20. Modeling Adversaries in Counterterrorism Decisions Using Prospect Theory.

    Science.gov (United States)

    Merrick, Jason R W; Leclerc, Philip

    2016-04-01

    Counterterrorism decisions have been an intense area of research in recent years. Both decision analysis and game theory have been used to model such decisions, and more recently approaches have been developed that combine the techniques of the two disciplines. However, each of these approaches assumes that the attacker is maximizing its utility. Experimental research shows that human beings do not make decisions by maximizing expected utility without aid, but instead deviate in specific ways such as loss aversion or likelihood insensitivity. In this article, we modify existing methods for counterterrorism decisions. We keep expected utility as the defender's paradigm to seek for the rational decision, but we use prospect theory to solve for the attacker's decision to descriptively model the attacker's loss aversion and likelihood insensitivity. We study the effects of this approach in a critical decision, whether to screen containers entering the United States for radioactive materials. We find that the defender's optimal decision is sensitive to the attacker's levels of loss aversion and likelihood insensitivity, meaning that understanding such descriptive decision effects is important in making such decisions. © 2014 Society for Risk Analysis.

  1. SIMP model at NNLO in chiral perturbation theory

    Science.gov (United States)

    Hansen, Martin; Langæble, Kasper; Sannino, Francesco

    2015-10-01

    We investigate the phenomenological viability of a recently proposed class of composite dark matter models where the relic density is determined by 3 →2 number-changing processes in the dark sector. Here the pions of the strongly interacting field theory constitute the dark matter particles. By performing a consistent next-to-leading- and next-to-next-to-leading-order chiral perturbative investigation we demonstrate that the leading-order analysis cannot be used to draw conclusions about the viability of the model. We further show that higher-order corrections substantially increase the tension with phenomenological constraints challenging the viability of the simplest realization of the strongly interacting massive particle paradigm.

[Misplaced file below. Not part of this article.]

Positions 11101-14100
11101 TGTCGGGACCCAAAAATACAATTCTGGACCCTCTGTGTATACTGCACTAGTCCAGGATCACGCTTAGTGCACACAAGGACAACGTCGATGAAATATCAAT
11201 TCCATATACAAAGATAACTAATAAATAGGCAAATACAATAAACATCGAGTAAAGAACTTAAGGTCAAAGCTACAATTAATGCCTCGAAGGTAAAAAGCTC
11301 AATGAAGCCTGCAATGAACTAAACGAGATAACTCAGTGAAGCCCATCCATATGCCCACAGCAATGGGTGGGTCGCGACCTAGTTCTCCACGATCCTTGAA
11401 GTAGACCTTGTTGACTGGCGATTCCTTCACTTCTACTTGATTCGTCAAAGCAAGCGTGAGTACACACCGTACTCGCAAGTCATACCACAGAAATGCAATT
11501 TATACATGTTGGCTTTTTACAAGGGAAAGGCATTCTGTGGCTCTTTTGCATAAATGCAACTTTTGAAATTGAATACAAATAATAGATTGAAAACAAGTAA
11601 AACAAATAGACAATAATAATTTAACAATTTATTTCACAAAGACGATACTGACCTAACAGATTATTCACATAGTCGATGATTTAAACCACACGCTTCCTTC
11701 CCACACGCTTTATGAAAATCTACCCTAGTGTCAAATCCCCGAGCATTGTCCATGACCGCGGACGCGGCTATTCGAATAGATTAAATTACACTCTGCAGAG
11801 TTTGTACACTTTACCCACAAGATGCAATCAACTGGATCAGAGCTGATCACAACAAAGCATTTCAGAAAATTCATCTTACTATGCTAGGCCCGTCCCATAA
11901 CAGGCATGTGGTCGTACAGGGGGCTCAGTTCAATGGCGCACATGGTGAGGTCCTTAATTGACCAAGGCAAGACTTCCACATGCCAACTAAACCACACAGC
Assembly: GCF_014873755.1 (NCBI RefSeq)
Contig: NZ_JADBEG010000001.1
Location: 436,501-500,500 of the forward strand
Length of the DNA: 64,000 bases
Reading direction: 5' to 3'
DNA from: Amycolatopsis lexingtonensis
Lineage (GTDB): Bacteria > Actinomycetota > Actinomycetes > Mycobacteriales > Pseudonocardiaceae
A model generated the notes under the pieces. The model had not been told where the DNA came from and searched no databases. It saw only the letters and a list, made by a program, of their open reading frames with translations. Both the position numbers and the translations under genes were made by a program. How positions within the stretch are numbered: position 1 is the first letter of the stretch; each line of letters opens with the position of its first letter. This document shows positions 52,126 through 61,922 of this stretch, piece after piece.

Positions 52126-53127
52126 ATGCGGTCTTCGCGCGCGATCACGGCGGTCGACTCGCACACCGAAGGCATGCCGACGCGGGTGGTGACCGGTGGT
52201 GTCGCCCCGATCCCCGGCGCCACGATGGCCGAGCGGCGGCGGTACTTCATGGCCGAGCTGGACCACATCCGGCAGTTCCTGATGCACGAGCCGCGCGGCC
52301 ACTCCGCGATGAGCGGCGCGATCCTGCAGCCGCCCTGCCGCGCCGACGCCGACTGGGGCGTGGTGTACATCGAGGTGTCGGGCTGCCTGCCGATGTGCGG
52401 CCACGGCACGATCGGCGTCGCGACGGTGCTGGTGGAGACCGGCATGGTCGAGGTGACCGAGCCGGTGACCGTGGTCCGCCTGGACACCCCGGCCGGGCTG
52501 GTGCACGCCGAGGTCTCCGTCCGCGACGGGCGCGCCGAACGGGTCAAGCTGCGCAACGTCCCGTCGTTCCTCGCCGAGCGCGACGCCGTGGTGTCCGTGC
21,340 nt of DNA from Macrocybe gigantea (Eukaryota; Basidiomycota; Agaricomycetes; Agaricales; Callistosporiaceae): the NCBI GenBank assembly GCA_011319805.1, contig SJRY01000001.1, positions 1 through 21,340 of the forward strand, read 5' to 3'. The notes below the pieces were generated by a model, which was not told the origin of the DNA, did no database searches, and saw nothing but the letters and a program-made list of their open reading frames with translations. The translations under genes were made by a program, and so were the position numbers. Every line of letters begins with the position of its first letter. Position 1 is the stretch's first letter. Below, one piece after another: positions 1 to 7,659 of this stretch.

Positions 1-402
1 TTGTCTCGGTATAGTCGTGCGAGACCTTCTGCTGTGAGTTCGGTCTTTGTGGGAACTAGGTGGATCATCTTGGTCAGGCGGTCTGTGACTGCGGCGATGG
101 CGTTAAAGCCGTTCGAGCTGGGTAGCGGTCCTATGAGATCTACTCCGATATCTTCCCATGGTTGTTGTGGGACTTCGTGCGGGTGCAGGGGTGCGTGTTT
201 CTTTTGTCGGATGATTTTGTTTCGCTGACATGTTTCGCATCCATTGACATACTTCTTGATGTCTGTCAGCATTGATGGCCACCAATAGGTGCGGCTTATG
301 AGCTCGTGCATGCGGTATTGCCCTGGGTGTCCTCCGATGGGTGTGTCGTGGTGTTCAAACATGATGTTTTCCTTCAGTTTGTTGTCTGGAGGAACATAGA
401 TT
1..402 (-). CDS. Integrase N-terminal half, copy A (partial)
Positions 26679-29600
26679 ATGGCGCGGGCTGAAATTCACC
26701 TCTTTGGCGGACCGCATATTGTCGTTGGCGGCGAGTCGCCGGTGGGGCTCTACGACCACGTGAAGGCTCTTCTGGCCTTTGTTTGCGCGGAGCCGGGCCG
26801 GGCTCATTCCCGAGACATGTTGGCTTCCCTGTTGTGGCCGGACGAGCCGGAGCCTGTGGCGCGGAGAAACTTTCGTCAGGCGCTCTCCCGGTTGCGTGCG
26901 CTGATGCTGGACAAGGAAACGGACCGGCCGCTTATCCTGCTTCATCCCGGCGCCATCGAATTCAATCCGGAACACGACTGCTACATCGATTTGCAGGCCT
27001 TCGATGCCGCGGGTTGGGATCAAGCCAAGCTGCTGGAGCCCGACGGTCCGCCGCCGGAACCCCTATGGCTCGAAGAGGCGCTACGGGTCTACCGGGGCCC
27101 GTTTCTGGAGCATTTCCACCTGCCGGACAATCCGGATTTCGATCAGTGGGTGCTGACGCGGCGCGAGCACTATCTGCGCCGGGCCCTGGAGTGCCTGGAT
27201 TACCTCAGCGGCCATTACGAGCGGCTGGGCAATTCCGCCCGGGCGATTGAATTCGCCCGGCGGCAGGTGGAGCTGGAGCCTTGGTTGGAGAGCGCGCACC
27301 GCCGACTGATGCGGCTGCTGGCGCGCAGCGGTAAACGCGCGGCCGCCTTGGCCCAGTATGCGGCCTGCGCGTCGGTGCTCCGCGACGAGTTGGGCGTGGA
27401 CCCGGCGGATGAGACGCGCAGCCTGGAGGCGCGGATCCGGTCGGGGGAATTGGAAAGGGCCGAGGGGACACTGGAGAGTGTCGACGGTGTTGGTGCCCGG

2. Signal classification using global dynamical models, Part I: Theory

    International Nuclear Information System (INIS)

    Kadtke, J.; Kremliovsky, M.

    1996-01-01

    Detection and classification of signals is one of the principal areas of signal processing, and the utilization of nonlinear information has long been considered as a way of improving performance beyond standard linear (e.g. spectral) techniques. Here, we develop a method for using global models of chaotic dynamical systems theory to define a signal classification processing chain, which is sensitive to nonlinear correlations in the data. We use it to demonstrate classification in high noise regimes (negative SNR), and argue that classification probabilities can be directly computed from ensemble statistics in the model coefficient space. We also develop a modification for non-stationary signals (i.e. transients) using non-autonomous ODEs. In Part II of this paper, we demonstrate the analysis on actual open ocean acoustic data from marine biologics. copyright 1996 American Institute of Physics

  3. Local models of Gauge Mediated Supersymmetry Breaking in String Theory

    CERN Document Server

    Garcia-Etxebarria, I; Uranga, Angel M; Garcia-Etxebarria, Inaki; Saad, Fouad; Uranga, Angel M.

    2006-01-01

    We describe local Calabi-Yau geometries with two isolated singularities at which systems of D3- and D7-branes are located, leading to chiral sectors corresponding to a semi-realistic visible sector and a hidden sector with dynamical supersymmetry breaking. We provide explicit models with a 3-family MSSM-like visible sector, and a hidden sector breaking supersymmetry at a meta-stable minimum. For singularities separated by a distance smaller than the string scale, this construction leads to a simple realization of gauge mediated supersymmetry breaking in string theory. The models are simple enough to allow the explicit computation of the massive messenger sector, using dimer techniques for branes at singularities. The local character of the configurations makes manifest the UV insensitivity of the supersymmetry breaking mediation.